Renters are increasingly rejecting the surge in rental prices in Manhattan.
In September, the median rental price fell 1.2 percent to $3,396 year-over-year, according to a report from Douglas Elliman Real Estate released on Thursday. This was only the second time in 2016 that the median rent fell. It was flat in August, Bloomberg noted.
A quarterly report from the same firm released earlier in October showed that the number of sales fell 18.6 percent in the third quarter.
Manhattan’s housing market is still far from crashing. In fact, Douglas Elliman reported a “significant number of new leases signed,” which is a sign of strong tenant demand.
But these declines show that buyers and renters are increasingly rejecting prices that they think are too high. Prices fell the most in September, by about 3 percent, in the luxury end of the market; rents were flat in the category with the cheapest apartments.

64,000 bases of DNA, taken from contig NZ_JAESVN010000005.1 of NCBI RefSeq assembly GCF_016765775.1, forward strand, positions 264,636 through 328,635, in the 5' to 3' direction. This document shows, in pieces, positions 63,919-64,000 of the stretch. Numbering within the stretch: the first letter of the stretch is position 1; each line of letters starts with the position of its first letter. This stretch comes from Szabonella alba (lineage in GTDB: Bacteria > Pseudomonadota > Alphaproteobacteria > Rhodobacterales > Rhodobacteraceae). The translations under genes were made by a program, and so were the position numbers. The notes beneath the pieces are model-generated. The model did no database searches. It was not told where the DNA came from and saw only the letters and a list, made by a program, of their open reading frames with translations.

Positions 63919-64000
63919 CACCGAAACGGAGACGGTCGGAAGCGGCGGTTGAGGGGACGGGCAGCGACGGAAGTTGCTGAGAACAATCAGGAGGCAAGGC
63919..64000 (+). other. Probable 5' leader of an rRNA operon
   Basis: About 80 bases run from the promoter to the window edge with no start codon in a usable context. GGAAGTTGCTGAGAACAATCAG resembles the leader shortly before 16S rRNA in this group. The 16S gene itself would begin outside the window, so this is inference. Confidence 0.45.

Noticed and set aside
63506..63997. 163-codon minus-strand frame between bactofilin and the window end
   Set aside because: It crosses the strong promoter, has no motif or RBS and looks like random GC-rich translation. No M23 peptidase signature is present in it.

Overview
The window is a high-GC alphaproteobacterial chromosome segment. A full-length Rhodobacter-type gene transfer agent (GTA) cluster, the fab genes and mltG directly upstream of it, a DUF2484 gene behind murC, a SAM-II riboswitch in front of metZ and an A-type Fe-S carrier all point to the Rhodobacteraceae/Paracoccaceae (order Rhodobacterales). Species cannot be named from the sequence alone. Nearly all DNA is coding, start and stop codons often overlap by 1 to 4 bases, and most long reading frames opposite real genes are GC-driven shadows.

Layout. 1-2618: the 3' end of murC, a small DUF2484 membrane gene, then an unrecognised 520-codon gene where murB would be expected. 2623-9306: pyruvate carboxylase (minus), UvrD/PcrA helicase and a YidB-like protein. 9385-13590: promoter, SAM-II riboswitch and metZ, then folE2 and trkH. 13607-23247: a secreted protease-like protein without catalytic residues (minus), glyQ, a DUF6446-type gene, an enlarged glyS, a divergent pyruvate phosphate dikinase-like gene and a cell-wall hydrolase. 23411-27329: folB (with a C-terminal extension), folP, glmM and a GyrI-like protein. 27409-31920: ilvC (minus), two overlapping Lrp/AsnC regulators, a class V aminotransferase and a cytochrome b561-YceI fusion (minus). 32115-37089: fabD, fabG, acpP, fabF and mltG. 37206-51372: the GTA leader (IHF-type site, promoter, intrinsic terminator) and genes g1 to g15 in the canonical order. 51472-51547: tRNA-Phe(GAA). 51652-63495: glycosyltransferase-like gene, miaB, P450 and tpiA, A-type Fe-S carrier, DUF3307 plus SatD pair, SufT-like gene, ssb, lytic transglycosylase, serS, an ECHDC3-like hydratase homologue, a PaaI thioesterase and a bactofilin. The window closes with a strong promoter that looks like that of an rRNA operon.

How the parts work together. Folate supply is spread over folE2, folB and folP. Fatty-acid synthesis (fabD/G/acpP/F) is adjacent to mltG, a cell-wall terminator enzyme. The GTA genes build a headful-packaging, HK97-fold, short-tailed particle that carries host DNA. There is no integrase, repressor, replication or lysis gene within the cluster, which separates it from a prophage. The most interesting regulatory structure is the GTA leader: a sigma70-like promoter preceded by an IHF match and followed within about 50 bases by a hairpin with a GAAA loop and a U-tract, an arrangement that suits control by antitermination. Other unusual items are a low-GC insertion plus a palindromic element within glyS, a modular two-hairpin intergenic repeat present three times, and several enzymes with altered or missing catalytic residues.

The glut of new construction is partly why renters are pushing back. Not only do they have more choices, but the extra supply – especially of luxury homes — is containing the surge in prices.
Also, more landlords are offering potential tenants discounts like a month of free rent, giving tenants more bargaining power while they’re apartment hunting. The share of new leases with concessions was 15.1 percent in September, the most for that month since 2010 according to Bloomberg.
Douglas Elliman found that it took longer for landlords to find tenants. The number of days that units were listed for increased by 12.8 percent to 44 in September.
The firm also said the median rental price in Brooklyn rose by 2.4 percent to $2,949 in September.